Management Masala I Want to Start with Solving a Real Customer’s Real Problem V K Talithaya

In contrast the seeds of invention are in curiosity. George de Mestral was a Swiss inventor and amateur mountaineer. One day in 1948 he took his dog for a nature hike. Returning from the hike, his clothing and his dog were both were both covered with burrs – the rough prickly seed packages created by plants that cling to animal fur, enabling them to hitch a ride to new places to grow. De Mestral was curious. He took his clothing and the burrs to a microscope and observed that the burrs had thousands of tiny hooks that clung to tiny loops in the fabric of his clothing. He was fascinated by how the burrs clung to the cloth. Inspired to create a new kind of fastener that worked the same way, de Mestral collaborated with a weaver from a textile plant in France. They created two materials: a nylon cloth with tiny hooks and another with tiny loops. Patented in 1955, VELCRO is now a major product and used around the world. Before de Mestral, millions of people had encountered burrs. Thousands of field biologists with microscopes have had the means to see the natural arrangement of hooks and loops. Most people simply remove the burrs with annoyance but without curiosity and without seeing a possibility for invention. George de Mestral found an invention where other people found just burrs.

De Mestral prepared his mind to see an opportunity in nature’s engineering. At the age of 12 he designed and patented a toy airplane. Having seen the frustrations of using zippers he worked on improving them. His mountaineering and seeing nature’s challenges trained his mind to seeing differently.

Whereas Ted Selker’s approach was that of a ‘beginner’s mind’, De Mestral’s was the approach of the ‘prepared mind’. The ‘prepared mind’ says “use your previous experience”. It works on past experience, past preparedness to look at what is seen around differently. On the other hand Ted Selker’s ‘the beginner’s mind’ is the opposite of the prepared mind. The beginner’s mind says, “Discard your previous experience”. Cultivating the beginner’s mind prepares the mind to break out of mindsets.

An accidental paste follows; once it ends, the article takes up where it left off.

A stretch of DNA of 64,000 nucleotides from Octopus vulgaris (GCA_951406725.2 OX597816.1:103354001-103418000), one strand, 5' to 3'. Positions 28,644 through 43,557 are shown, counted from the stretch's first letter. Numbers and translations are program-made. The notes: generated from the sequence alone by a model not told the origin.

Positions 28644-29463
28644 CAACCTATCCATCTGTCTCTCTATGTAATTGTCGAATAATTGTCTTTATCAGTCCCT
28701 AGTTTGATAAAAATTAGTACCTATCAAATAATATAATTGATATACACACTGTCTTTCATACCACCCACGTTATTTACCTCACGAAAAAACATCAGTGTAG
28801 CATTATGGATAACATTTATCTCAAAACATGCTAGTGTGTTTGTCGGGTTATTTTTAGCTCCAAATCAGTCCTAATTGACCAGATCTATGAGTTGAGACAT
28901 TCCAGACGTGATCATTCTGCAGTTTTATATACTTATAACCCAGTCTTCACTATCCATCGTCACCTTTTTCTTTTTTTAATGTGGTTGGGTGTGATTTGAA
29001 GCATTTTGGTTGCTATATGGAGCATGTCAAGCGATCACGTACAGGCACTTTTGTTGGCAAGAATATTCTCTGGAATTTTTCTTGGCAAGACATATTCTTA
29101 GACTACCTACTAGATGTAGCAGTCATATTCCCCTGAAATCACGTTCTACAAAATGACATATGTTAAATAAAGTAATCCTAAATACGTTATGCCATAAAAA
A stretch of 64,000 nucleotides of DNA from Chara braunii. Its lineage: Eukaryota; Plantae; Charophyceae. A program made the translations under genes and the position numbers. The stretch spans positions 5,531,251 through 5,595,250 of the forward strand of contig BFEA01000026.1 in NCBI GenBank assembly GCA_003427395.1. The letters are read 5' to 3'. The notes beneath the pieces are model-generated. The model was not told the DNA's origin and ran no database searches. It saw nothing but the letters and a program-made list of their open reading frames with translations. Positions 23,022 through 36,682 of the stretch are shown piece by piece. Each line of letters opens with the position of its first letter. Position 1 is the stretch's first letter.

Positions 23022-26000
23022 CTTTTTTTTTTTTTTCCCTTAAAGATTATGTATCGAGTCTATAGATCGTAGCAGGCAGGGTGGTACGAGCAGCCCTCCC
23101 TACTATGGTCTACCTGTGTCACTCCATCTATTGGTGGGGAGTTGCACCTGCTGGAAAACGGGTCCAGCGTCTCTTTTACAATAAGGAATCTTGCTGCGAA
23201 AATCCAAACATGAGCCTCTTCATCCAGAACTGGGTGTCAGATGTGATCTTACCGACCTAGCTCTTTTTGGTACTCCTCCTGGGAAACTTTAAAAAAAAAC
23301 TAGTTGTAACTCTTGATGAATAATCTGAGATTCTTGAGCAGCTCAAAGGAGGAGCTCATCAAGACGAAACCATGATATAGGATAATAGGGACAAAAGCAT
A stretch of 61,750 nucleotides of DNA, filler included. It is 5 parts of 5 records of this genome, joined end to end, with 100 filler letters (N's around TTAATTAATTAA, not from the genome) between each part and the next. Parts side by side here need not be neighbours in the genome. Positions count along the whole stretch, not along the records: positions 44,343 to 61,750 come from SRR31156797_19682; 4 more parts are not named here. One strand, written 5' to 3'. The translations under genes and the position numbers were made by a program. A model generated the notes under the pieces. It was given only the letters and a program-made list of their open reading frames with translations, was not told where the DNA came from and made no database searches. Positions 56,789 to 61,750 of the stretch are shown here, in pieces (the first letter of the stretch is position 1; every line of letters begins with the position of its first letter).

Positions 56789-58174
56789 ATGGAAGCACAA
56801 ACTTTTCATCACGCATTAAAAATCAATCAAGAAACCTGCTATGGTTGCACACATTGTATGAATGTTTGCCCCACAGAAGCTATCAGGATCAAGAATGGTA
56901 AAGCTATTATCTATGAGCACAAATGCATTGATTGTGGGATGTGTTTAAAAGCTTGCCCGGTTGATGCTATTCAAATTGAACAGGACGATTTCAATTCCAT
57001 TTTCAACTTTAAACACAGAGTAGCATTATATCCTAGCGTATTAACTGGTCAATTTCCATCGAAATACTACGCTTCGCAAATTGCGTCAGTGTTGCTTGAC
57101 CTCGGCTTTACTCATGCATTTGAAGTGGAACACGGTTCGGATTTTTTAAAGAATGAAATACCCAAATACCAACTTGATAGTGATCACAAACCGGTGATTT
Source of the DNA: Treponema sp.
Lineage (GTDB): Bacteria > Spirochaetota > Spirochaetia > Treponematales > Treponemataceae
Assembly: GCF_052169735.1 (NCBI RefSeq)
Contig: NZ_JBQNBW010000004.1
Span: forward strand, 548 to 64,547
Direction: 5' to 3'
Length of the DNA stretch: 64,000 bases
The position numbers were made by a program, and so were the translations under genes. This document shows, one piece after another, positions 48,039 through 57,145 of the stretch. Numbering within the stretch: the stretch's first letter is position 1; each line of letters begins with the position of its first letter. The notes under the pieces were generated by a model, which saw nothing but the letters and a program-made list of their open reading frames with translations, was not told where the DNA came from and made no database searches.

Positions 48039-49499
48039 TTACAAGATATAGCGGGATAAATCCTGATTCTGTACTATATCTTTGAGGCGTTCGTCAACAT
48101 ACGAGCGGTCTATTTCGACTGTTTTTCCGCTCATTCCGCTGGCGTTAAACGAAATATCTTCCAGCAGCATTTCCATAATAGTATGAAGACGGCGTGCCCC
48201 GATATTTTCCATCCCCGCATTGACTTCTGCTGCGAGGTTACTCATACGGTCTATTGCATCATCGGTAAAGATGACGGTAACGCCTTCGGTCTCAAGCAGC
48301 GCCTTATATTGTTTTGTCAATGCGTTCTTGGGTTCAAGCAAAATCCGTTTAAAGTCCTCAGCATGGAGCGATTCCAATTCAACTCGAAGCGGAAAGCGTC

Invention is having an idea; innovation is the other 99% of the work. From a business perspective, innovation is “taking new technology and realizing its economic potential”. Therefore, innovation has a ‘management’ perspective about it. Too much of the wrong kind of management kills off innovation. The cognitive psychologist and computer scientist Allen Newell observed, “People think that science is riskier than it actually is. If you take a group of smart people and send them down some path, they generally come back with some thing interesting. However, one thing you can do, that prevents them from being successful, is to repeatedly change their direction. Rapid direction changing prevents researchers from sticking with a problem long enough to master the details and make progress”. Therefore, for innovation to be a part of the organizational culture, a balance has to be struck between managing down and managing up. Managing down involves paying attention to the research group and creating an environment that enables the group to be effective. Managing up requires understanding the perceptions and the needs of upper management and responding to its goals and requests. Success in managing up requires maintaining the confidence of higher management. Success in managing down requires maintaining an environment in which researchers have confidence that they can succeed. Such confidence is undermined when directions are changed too rapidly. When changes in direction are needed, what is called for is inspiration. Without inspiration there is constant shuffling around. With inspiration, researchers will build up, sustain, and focus their energies. 

By V.K.Talithaya (
Management Masala V K Talithaya.jpg
On 4/13/2014


Post a Comment

'I Want to Start with Solving a Real Customer’s Real Problem' – Ted Selker MANAGEMENTMASALA’S Seven Rules of Leadership How Millennials Gen Y Loyalty is a Challenge for Brands Innovation and Invention – Another View Strategy: Conjuring The Future